Mike Sampson

Linux Systems Administrator




26 Jul 2010

Native resolution console with the binary nVidia blob.

My first serious graphics card was a Canopus Pure3D which was based on 3dfx's Voodoo chipset. It was a strange beast as it installed in addition to the 2D graphics card and interfaced via a pass-through VGA cable. I purchased it solely to play id's GLQuake. When it came time to upgrade I went for a Diamond Viper V770 which was based on the nVidia RIVA TNT2 chipset. Since that day I have always used nVidia graphic cards, except for laptops where nVidia was not an option, and am currently using a Geforce 8600GT.

While I have always been happy with nVidia there are some downsides to using nVidia cards in Linux. If you want decent 3D performance you need to use the propriety nVidia binary blob which means you miss out on KMS and have to deal with an out of tree kernel module and a tainted kernel. For the moment I am willing to do this though when it comes time to update again it may be time to look at ATI or perhaps the nouveau project will have attained decent 3D performance by then.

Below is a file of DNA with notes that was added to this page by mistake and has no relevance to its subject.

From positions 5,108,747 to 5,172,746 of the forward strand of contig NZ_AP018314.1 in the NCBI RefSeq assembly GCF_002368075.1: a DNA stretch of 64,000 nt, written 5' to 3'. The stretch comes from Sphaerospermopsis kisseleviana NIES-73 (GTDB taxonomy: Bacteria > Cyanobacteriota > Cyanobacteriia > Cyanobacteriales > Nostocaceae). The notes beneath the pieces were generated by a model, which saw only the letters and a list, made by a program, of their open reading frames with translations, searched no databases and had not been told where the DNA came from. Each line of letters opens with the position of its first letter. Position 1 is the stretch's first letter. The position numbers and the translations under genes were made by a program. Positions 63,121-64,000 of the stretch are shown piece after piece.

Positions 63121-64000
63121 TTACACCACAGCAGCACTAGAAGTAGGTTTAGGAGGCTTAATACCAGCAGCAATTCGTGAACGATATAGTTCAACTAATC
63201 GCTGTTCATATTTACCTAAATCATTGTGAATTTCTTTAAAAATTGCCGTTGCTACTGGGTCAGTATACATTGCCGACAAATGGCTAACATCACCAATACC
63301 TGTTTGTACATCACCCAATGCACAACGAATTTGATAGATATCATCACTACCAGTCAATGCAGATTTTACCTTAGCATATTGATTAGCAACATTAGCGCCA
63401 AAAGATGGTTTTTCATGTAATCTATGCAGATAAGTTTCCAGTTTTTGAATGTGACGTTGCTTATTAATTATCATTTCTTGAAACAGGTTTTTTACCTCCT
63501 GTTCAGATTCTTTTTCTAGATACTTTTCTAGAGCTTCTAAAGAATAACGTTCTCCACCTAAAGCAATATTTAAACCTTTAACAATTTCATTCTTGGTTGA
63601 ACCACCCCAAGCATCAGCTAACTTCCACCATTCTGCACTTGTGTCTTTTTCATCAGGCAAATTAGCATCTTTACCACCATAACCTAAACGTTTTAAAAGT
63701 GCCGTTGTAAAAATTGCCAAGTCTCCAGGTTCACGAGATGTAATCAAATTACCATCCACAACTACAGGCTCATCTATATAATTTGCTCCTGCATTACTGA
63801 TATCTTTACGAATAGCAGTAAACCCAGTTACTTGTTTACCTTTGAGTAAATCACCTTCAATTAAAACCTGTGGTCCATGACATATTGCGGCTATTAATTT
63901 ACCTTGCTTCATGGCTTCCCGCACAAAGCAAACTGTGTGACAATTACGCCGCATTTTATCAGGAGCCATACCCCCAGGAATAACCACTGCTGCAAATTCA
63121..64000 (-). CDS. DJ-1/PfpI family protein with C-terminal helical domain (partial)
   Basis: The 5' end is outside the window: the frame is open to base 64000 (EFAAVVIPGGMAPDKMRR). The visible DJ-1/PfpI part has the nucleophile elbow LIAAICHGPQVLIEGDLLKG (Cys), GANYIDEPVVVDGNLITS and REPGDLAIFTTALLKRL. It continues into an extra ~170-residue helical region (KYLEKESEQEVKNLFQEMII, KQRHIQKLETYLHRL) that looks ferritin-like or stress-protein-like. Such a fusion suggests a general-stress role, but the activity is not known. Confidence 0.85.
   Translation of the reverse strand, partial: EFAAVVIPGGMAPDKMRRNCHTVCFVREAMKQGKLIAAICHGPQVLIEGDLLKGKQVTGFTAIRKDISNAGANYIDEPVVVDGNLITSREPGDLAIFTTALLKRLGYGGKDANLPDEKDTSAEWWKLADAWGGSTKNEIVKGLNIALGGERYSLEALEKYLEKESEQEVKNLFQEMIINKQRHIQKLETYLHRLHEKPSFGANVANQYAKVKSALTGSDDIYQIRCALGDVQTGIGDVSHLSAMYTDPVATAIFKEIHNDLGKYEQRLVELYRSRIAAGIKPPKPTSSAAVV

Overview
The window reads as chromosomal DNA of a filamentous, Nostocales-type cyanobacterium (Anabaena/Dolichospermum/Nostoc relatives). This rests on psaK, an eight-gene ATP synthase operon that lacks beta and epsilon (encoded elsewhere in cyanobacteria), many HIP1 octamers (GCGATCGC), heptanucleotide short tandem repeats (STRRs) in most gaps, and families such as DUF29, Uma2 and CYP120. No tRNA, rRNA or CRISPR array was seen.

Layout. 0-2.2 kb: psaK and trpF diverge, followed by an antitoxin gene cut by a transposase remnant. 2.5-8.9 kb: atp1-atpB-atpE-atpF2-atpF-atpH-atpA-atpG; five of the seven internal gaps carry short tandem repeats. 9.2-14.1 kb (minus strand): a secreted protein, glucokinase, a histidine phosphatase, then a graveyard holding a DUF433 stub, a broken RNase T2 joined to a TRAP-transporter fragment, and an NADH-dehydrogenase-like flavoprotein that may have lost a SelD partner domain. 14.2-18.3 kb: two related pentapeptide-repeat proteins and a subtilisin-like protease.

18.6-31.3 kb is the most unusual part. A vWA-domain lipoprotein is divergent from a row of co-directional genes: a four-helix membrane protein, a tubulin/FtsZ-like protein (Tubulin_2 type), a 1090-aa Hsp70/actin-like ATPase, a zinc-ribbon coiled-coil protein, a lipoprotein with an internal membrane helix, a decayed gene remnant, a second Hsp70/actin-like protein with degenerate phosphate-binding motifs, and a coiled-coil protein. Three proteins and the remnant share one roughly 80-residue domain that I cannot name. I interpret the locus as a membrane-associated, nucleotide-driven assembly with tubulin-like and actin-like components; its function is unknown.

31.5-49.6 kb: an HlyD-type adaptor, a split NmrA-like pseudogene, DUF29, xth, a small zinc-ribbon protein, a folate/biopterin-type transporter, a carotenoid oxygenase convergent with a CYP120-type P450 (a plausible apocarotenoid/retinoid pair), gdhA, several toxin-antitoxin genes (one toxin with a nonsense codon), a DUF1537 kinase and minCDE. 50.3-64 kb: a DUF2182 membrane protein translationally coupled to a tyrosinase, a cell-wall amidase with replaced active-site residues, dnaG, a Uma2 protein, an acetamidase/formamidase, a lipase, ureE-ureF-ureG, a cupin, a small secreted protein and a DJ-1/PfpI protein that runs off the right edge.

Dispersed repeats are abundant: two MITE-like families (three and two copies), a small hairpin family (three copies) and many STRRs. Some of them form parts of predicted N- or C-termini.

Having seen KMS in action on my Intel based notebook I do miss having a native resolution console on my main workstation and, until recently, thought it was impossible without switching to the nouveau driver. The solution was to install uvesafb. This is a more recent frame buffer than the standard vesafb frame buffer. I followed this Arch Linux wiki article and was up and running in no time with a native 1680x1050 console.

While rebooting to test out my new console settings I had a play with HDT (Hardware Detection Tool) which I had just recently added to my boot menu. While using HDT to look at the VESA information I noticed that there was a 1680x1050 graphics mode listed though I didn't make a note of the mode number. I can't help but wonder if I would have been able to get a native resolution console by just using a vga=xxx kernel switch? Uvesa is working fine so I will probably just stick with it.

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